I know that it is a concern among fans that car count is robust now, but what is it going to be in the future when everyone has to have new equipment? I know that there were some conversations before the new chassis was announced that this chassis might be grandfathered to some of the smaller teams…
They won’t have a shot with this chassis when they see the new chassis. The new chassis is going to be 4-5% better on efficiency, less drag, more downforce, more power. The new car is going to be so much…it’s going to be a racing machine. I think it’s really going to help take us to the next level.
It’s my understanding that we might see a prototype to give us a peek at Indianapolis.
Oh, yeah. Definitely. Hopefully, we are going to be able to unveil it on Dave Letterman. That’s what our goal is.
Susan: I remember that last year they showed us the DeltaWing at Indy. I wasn’t a fan.
You know what? I’m a fan of the DeltaWing for one thing – it made people think outside the box, and I’m not sure that we would be sitting here today talking about three different manufacturers with a new safety cell if it wasn’t for DeltaWing. So as much as I didn’t like part of the looks of it, I didn’t think it was all bad for the sport.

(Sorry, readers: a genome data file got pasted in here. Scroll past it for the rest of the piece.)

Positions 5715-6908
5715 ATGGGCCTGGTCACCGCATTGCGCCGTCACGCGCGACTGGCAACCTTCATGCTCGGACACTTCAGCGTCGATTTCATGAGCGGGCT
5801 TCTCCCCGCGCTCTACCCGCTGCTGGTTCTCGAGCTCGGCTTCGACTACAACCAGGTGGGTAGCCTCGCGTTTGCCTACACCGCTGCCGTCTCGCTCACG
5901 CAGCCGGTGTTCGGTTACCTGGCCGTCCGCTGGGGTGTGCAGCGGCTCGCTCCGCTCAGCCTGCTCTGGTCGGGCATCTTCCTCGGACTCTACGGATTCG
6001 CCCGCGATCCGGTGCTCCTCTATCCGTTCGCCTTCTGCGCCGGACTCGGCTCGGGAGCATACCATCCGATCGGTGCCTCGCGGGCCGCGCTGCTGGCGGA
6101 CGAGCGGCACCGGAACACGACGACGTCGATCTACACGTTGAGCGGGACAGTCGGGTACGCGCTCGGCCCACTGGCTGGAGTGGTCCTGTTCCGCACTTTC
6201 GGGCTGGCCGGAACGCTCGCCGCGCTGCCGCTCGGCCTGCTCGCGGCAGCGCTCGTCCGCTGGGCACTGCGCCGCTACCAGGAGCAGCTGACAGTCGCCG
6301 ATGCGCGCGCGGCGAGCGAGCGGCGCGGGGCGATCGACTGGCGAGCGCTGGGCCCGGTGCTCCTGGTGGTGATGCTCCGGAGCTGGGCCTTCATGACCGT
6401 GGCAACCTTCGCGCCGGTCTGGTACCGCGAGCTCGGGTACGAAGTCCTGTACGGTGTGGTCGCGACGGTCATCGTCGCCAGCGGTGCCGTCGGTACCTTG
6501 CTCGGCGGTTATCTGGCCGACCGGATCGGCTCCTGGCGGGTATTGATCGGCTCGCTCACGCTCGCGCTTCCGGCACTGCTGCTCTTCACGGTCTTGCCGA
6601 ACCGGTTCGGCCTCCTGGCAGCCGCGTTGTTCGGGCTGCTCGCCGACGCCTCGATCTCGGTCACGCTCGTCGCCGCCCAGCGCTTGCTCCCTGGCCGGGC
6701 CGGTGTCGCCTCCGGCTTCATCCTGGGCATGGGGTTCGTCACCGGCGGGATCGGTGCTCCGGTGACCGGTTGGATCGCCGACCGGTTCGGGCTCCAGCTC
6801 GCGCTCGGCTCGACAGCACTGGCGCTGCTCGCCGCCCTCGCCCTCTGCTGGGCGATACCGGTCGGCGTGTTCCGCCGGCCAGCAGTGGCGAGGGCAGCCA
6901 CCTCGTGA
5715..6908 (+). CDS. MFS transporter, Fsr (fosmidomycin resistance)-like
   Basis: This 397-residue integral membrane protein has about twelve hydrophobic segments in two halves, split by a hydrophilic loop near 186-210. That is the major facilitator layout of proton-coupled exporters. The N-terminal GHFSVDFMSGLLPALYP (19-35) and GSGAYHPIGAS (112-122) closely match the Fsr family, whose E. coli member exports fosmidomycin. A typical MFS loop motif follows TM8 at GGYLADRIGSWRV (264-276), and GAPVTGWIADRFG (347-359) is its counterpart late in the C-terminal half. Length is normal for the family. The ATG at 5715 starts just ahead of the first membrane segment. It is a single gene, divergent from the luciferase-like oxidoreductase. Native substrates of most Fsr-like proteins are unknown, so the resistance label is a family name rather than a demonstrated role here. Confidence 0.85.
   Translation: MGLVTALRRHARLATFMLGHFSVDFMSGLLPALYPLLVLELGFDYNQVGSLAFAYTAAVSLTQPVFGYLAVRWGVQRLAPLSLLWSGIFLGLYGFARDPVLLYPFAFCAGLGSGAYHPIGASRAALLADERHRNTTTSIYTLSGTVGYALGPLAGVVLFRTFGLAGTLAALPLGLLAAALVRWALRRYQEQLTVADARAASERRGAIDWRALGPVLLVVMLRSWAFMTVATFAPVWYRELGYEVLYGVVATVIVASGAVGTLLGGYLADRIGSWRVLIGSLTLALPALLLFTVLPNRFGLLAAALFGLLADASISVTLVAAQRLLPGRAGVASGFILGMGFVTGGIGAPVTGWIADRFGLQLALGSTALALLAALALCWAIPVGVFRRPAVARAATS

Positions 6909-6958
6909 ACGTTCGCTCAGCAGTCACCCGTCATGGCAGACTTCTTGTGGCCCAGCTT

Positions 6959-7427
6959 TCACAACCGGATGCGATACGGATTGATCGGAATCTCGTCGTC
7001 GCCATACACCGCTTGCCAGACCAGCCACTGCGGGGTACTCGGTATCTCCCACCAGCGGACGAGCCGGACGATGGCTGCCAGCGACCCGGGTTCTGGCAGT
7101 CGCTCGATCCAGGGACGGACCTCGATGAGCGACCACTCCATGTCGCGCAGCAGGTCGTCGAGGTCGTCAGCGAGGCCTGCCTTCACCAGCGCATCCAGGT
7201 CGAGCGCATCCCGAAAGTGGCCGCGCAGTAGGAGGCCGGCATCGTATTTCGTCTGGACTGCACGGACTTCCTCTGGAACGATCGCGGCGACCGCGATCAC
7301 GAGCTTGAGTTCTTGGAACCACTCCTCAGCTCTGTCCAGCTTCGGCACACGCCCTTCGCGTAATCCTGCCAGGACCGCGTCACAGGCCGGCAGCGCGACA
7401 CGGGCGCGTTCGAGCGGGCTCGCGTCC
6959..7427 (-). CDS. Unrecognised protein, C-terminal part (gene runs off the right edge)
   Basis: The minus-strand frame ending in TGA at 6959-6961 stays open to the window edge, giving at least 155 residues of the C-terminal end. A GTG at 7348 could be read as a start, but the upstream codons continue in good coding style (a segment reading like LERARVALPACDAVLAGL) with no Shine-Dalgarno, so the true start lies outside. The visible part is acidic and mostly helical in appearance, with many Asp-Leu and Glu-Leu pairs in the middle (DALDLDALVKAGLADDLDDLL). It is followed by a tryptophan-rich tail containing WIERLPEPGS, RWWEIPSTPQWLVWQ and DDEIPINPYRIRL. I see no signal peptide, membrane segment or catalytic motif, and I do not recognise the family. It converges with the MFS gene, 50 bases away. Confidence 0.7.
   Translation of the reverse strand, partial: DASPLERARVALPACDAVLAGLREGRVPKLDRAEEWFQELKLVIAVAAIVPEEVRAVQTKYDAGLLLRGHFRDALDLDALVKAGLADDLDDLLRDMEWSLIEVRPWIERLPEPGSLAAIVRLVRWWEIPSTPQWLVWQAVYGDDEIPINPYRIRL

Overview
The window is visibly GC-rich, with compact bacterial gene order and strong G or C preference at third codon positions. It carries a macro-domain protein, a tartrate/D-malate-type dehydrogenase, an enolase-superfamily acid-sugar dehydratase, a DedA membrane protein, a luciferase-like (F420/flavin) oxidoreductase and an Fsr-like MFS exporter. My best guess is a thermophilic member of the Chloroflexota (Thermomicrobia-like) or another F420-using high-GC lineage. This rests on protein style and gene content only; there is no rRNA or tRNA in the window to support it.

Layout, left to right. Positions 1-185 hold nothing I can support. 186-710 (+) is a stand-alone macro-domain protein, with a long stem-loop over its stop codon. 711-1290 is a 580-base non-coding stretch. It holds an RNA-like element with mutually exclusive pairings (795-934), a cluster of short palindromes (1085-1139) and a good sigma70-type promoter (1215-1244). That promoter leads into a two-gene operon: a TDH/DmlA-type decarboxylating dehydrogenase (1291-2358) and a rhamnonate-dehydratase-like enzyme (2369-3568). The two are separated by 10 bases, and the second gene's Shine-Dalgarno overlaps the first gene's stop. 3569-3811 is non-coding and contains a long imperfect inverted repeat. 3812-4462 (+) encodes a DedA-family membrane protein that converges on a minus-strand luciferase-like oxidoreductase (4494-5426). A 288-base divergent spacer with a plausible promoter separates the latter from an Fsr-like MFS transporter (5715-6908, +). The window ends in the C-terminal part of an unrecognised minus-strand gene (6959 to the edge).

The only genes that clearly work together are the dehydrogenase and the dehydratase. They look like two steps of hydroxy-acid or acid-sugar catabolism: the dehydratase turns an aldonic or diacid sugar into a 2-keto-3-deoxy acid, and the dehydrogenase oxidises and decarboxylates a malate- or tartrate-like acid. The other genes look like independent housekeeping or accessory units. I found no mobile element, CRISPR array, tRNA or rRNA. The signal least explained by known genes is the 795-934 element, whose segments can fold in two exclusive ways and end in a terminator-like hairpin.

Since you like controversy, you’ll love this question. I’ll preface this by acknowledging that INDYCAR is a separate entity from IMS and that you have little say-so on their decisions. This reader wants to know: What were the factors in choosing Donald Trump as the Centennial pace car driver in lieu of a past champion or anyone else associated with the sport?
OK. The Indy 500 is no different than Barber or St. Pete or Long Beach or any other racetrack we go to. We are the sanctioning body. I am the CEO of the sanctioning body. Jeff Belskus is the CEO of the Indianapolis Motor Speedway. I think the world of Jeff. I think that…I’m not going to give my personal opinions on that. If it comes to rules on INDYCAR, I have say. If it’s anything else, it’s Jeff Belskus and his team. I’ve got my hands full with this. That’s the last thing I need to be getting involved in. We both report to the same board of directors and that’s about the only thing we have in common.
I want to know about standing starts on road/street courses.
We think it’s a great idea. I’m not sure if we’ll do it in ’12 or ’13, but Tony Cotman has made sure that the transmissions are capable of standing starts, which I don’t think that the transmissions that we currently have are. So, I think that we are thinking far enough out that if that is something that we want to do, this car will be built to do it.
Part 2 will be here tomorrow. In it, Randy talks about future network possibilities, potential tracks for the series, the relationship with ISC, live streaming and the biggest frustration and most rewarding part of his job.